An 18 year-old pregnant woman from Eastern Bohemia in the Czech Republic, coinfected with both HIV and Hepatitis C, was sentenced to 2 1/2 years in prison last week for not disclosing that she was HIV-positive before having unprotected sex with her 19 year-old boyfriend. The judge, Miroslav Veselský, classified the ‘crime’ of HIV non-disclosure as ‘attempted grievous bodily harm’.

This is only the fourth-ever prosecution for HIV non-disclosure prior to unprotected sex in the Czech Republic of which we are aware – and the first-ever prosecution of a woman. A young pregnant woman at that.  A young pregnant woman who spent her entire life in foster homes and juvenile institutions according to the two news reports of the case here (English translation here) and here (English translation here).

She was diagnosed with HIV and hepatitis C at the age of 15 and a year later was treated for dependence on methamphetamine and heroin. After turning 18 she was moved to a social care home  (where, according to Czech law, people with HIV must disclose their status), and the social care staff monitored her private life.

When staff learned that she was going out with a person named in the news reports as John N., they told her to disclose her health status to him or face the consequences.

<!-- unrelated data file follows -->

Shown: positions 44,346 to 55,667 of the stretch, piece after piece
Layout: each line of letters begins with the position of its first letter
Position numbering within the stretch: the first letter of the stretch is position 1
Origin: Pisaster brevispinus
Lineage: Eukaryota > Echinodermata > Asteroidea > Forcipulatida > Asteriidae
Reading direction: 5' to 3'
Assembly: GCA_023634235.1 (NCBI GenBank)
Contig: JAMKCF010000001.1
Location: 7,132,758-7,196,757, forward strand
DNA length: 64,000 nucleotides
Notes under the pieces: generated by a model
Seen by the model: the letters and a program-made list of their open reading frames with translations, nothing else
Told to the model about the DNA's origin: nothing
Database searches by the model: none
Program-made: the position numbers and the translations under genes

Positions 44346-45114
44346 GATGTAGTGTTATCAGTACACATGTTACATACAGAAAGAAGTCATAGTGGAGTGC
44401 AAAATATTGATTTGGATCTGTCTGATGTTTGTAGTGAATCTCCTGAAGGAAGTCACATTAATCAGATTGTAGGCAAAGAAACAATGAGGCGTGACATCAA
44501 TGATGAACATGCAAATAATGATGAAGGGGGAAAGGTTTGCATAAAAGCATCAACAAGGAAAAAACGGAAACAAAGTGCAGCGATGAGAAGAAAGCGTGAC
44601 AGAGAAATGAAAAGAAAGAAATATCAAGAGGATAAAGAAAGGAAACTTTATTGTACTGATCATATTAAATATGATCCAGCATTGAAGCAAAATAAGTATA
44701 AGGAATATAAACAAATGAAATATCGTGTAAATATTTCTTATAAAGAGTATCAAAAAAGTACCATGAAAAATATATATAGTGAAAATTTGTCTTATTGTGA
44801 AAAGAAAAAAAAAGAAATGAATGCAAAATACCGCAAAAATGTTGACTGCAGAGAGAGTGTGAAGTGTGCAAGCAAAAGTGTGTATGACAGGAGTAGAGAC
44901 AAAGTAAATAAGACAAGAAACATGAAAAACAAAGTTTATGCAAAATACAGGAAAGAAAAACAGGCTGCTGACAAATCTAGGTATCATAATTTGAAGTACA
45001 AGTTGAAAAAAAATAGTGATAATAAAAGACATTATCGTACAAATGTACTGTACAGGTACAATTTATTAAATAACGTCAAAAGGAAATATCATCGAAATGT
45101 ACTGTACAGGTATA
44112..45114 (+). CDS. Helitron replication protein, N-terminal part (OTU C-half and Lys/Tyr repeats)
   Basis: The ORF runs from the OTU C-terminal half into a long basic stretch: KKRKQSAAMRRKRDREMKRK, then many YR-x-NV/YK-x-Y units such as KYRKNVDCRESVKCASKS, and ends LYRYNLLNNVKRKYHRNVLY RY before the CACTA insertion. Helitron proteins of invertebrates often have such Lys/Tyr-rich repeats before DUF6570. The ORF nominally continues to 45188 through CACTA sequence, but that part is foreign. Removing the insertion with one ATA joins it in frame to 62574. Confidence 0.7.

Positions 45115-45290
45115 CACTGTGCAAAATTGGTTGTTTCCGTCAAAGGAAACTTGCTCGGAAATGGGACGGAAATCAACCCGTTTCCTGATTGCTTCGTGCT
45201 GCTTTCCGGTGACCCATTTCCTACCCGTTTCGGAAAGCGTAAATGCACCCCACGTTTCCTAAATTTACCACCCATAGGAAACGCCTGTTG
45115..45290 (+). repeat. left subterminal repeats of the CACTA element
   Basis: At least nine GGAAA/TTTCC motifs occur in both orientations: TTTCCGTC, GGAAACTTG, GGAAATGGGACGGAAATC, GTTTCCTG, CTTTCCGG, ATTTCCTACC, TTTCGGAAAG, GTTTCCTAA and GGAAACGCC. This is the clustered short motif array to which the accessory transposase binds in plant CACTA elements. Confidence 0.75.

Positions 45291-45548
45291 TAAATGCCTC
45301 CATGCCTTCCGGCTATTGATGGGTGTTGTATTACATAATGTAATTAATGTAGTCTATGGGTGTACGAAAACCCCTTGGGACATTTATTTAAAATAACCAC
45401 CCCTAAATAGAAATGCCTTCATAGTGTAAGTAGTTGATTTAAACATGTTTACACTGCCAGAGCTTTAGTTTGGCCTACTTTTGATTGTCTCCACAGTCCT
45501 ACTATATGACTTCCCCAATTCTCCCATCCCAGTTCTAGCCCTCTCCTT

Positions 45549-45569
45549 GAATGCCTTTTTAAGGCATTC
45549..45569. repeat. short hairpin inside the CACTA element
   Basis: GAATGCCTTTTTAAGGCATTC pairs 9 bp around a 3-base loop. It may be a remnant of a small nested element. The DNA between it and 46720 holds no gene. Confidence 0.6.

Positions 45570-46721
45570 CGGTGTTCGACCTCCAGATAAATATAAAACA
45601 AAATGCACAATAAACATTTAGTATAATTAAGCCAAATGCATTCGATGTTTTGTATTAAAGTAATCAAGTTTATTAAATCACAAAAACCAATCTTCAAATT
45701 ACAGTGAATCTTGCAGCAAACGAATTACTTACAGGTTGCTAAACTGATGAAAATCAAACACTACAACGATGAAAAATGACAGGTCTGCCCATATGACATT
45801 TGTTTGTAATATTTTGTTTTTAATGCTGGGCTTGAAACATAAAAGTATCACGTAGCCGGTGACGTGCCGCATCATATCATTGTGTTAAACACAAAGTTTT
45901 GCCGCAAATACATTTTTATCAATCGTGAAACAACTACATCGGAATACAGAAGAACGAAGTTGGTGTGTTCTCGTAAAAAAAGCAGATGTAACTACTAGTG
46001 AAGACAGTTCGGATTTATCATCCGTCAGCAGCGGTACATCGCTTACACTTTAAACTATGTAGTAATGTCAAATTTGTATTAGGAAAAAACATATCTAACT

“She told me that she has hepatitis C. The HIV – she said nothing, probably wanted to be with me and she was afraid of losing me.”

It transpires that John was not a complainant in the case, but simply a witness. It was the care home staff who notified the police. In fact, John stated that although almost all of their sexual encounters were unprotected, he acquired neither HIV nor hepatitis C. Another partner, who went out with the young woman after her relationship with John ended also testified that he knew that the the young woman was HIV-positive and wore a condom.

The young woman was actually tried in absentia, at her own request, because she is eight months pregnant. Justice Veselský told the court he had never come across a case like this in 30 years on the bench and although the usual sentence for attempted grievous bodily harm is five to twelve years, he listened to appeals from both the defending and prosecuting counsel and decided to be “pragmatic” and “lenient” with the 2 1/2 year sentence.

The young woman has already served four months in custody, and can apply for parole in 15 months. This means, of course, that she will give birth in prison. In early February she will be taken to a detention hospital in Prague to prepare for childbirth.